Whether designing Occupy Chairs from replicas of hand-scrawled signs created by anti-Wall Street protestors (these messages now “occupy” the households of several prominent members of the 1%) or devising the conceptual mural American Kills (installed outside his studio, it showcased original research demonstrating that the suicide rate of American soldiers doubled the number of U.S. Iraq war casualties in 2009), Errazuriz is nothing if not meticulous in finding ways in which to bring awareness to a heightened pitch of feeling. A logical-ecstatic state the artist likely learned via an exacting Jesuit education, this mood permeates the great majority of his work. Intense, argumentative and perfectionist in the extreme, Errazuriz’s creative stance constitutes an aesthetic and artistic militancy that promotes controversy (as opposed to conformism) as the sine qua non of the artist’s credo.
Which brings us to how Errazuriz came to turn his failings into blessings—like a regular little sinning St. Augustine—and adapted what might easily become a conflicted creative practice into artistic manner both incisive and unorthodox. Rather than bend to established norms, this successful multitasker simply went and redrew the frontiers between art and design himself. “Art is not supposed to have a functionality, and I think that’s wrong,” Errazuriz has said with the natural independence of a southpaw. “Design limited to merely functional pieces is also wrong,” he has additionally declared—“I need to work between the two.” An artist-designer who readily confesses to the crime of aesthetic and conceptual impurity, Errazuriz has shown that it is possible to strike a balance between art and design without significantly subordinating one discipline into the other.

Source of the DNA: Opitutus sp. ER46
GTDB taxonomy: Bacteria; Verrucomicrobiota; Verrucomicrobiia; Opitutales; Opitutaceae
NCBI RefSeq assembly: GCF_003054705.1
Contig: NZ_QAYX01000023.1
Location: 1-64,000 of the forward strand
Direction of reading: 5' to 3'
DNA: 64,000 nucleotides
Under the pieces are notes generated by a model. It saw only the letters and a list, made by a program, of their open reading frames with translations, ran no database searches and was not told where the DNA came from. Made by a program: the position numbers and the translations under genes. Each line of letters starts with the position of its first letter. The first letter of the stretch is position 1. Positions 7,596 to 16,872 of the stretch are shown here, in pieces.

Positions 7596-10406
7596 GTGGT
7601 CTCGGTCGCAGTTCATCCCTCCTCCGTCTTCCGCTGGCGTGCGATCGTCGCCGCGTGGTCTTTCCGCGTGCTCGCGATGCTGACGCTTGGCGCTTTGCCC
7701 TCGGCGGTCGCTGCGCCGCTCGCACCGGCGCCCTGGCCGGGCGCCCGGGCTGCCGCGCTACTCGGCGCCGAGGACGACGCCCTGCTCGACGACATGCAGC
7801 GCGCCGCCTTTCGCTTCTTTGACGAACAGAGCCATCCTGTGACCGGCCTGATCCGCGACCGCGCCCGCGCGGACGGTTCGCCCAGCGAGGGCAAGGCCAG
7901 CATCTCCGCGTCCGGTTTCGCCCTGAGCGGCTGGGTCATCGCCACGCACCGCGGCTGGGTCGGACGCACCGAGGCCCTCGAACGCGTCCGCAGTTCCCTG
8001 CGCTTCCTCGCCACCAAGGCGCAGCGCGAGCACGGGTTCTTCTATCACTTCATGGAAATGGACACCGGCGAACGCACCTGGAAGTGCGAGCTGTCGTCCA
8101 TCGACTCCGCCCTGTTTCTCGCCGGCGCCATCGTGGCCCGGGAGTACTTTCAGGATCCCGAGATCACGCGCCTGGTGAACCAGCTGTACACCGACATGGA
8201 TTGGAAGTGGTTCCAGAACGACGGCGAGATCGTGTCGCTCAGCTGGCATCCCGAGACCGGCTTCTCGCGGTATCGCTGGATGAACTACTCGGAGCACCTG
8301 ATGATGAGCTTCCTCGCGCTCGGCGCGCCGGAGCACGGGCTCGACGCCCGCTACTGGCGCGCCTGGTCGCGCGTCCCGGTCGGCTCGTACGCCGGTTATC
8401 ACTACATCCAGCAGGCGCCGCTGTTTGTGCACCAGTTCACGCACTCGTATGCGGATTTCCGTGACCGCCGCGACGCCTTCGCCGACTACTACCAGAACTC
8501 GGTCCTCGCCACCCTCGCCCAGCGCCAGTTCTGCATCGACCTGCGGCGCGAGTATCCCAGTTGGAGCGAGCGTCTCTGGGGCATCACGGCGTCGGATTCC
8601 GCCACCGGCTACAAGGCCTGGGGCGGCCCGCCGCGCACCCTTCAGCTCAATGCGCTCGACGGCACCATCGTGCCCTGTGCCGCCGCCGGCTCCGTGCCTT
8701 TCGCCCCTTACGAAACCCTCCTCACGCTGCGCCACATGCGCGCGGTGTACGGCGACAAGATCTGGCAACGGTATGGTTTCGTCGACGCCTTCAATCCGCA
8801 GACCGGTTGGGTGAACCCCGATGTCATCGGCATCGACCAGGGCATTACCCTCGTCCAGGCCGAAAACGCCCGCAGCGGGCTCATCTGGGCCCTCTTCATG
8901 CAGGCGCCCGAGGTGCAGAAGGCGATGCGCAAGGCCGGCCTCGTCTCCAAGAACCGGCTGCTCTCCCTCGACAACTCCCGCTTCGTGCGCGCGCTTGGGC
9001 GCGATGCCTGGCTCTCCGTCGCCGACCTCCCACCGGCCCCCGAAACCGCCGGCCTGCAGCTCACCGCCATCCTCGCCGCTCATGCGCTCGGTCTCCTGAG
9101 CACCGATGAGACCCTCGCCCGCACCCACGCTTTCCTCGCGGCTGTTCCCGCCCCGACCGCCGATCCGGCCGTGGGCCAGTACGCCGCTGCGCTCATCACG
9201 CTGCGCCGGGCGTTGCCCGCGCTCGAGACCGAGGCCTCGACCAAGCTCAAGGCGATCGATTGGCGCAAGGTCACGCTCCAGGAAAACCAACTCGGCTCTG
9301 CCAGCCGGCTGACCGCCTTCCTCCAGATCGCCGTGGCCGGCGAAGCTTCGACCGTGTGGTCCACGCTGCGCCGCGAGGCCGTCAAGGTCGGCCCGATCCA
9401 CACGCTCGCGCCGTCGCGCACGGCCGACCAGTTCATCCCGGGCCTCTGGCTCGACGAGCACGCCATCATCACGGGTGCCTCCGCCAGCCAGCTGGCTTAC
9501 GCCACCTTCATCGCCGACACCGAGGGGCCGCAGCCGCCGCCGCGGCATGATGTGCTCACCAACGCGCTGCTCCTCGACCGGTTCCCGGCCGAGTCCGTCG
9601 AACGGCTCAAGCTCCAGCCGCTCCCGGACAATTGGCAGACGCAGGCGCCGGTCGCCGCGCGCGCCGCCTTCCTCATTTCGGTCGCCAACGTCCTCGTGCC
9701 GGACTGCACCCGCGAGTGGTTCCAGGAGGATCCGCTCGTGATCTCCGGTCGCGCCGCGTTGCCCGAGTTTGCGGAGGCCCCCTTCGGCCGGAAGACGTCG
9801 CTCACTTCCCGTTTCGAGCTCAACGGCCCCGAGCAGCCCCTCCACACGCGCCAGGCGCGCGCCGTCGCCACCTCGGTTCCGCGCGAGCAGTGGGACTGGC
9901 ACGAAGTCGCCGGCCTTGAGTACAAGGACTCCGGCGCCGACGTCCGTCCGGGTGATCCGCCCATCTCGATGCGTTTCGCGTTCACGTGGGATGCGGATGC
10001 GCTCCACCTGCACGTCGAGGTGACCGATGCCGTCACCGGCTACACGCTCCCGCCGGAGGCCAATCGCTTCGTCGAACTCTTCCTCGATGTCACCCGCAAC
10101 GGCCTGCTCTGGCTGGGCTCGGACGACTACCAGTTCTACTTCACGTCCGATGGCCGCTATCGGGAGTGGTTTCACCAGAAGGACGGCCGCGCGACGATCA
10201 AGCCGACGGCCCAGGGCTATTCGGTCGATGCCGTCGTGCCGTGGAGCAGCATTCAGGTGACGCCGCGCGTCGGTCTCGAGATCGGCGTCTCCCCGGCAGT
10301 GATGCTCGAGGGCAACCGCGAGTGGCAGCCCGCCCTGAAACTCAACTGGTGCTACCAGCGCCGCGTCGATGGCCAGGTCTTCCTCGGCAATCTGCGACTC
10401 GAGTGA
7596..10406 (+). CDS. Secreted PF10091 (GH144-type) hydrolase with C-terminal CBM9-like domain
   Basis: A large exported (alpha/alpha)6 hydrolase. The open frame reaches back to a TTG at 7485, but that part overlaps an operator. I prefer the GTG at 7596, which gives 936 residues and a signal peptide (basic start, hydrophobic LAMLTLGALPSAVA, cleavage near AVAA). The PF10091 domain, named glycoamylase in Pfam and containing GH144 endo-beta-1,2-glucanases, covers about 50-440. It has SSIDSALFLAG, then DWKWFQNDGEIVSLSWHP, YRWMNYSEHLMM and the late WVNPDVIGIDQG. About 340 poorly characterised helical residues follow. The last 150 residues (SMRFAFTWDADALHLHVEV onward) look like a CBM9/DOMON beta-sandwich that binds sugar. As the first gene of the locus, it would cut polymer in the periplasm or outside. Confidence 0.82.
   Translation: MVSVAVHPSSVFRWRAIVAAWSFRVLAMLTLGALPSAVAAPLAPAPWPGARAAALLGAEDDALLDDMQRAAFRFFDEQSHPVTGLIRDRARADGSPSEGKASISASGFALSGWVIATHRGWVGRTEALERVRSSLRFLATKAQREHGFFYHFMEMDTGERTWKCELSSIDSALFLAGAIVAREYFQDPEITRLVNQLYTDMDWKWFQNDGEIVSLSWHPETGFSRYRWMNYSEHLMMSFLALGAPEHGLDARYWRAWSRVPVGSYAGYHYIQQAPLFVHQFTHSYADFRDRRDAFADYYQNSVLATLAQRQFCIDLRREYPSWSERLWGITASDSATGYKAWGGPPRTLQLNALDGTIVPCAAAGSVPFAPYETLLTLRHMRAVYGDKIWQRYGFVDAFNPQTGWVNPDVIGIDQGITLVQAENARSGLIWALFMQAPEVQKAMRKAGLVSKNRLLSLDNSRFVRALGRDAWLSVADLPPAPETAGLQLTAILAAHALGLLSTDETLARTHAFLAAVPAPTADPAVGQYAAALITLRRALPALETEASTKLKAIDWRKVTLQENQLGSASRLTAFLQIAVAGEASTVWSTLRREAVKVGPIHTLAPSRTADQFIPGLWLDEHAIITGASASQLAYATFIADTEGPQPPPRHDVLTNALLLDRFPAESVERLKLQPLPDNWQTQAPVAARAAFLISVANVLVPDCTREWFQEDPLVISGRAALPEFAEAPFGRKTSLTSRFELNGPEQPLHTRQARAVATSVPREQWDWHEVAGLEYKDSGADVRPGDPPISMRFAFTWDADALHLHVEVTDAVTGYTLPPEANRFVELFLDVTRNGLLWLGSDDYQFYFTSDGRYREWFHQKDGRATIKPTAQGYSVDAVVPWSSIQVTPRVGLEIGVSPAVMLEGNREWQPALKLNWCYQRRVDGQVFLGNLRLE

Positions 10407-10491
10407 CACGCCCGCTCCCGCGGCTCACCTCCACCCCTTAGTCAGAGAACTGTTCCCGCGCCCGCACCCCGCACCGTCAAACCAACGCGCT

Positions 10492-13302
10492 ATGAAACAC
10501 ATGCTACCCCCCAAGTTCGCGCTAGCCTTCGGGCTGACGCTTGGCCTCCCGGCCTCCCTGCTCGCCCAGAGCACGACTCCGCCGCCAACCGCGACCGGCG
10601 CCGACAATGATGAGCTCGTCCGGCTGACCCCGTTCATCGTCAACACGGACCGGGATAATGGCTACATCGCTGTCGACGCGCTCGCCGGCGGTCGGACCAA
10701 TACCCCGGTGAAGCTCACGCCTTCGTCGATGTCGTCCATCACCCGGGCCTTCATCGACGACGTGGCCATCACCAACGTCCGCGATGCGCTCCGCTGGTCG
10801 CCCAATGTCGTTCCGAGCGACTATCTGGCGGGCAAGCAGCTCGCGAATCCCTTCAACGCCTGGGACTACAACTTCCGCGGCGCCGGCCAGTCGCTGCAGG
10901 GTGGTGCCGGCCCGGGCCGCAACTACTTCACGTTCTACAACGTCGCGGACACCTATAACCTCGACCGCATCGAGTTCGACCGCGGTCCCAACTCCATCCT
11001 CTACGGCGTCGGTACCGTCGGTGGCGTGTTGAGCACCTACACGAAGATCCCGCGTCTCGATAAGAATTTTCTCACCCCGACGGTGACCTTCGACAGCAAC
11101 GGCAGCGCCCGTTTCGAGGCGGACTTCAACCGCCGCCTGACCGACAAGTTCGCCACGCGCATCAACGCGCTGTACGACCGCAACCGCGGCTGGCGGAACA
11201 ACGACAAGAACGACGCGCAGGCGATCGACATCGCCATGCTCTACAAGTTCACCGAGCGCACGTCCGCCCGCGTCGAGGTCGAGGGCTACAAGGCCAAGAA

“I used to tell people that design was my glamorous day job,” Errazuriz once told me before going on to say that he has no intention of ever giving it up for a career based exclusively on making art. “The truth is I need both passionately,” he added emphatically. An artist and designer whose interdisciplinary approach is as mongrel as it is idiosyncratic, his example points the way forward for messier, more experimental, increasingly contaminated creative practices. Today, Sebastián Errazuriz doesn’t just do art and design. He is, instead, both an artist AND a designer—with all the liberating implications that entails. Ultimately, being a bastard is no good unless it can be shouted from the hilltops. Just ask Evelyn Mulwray and Jake Gittes if it isn’t so.
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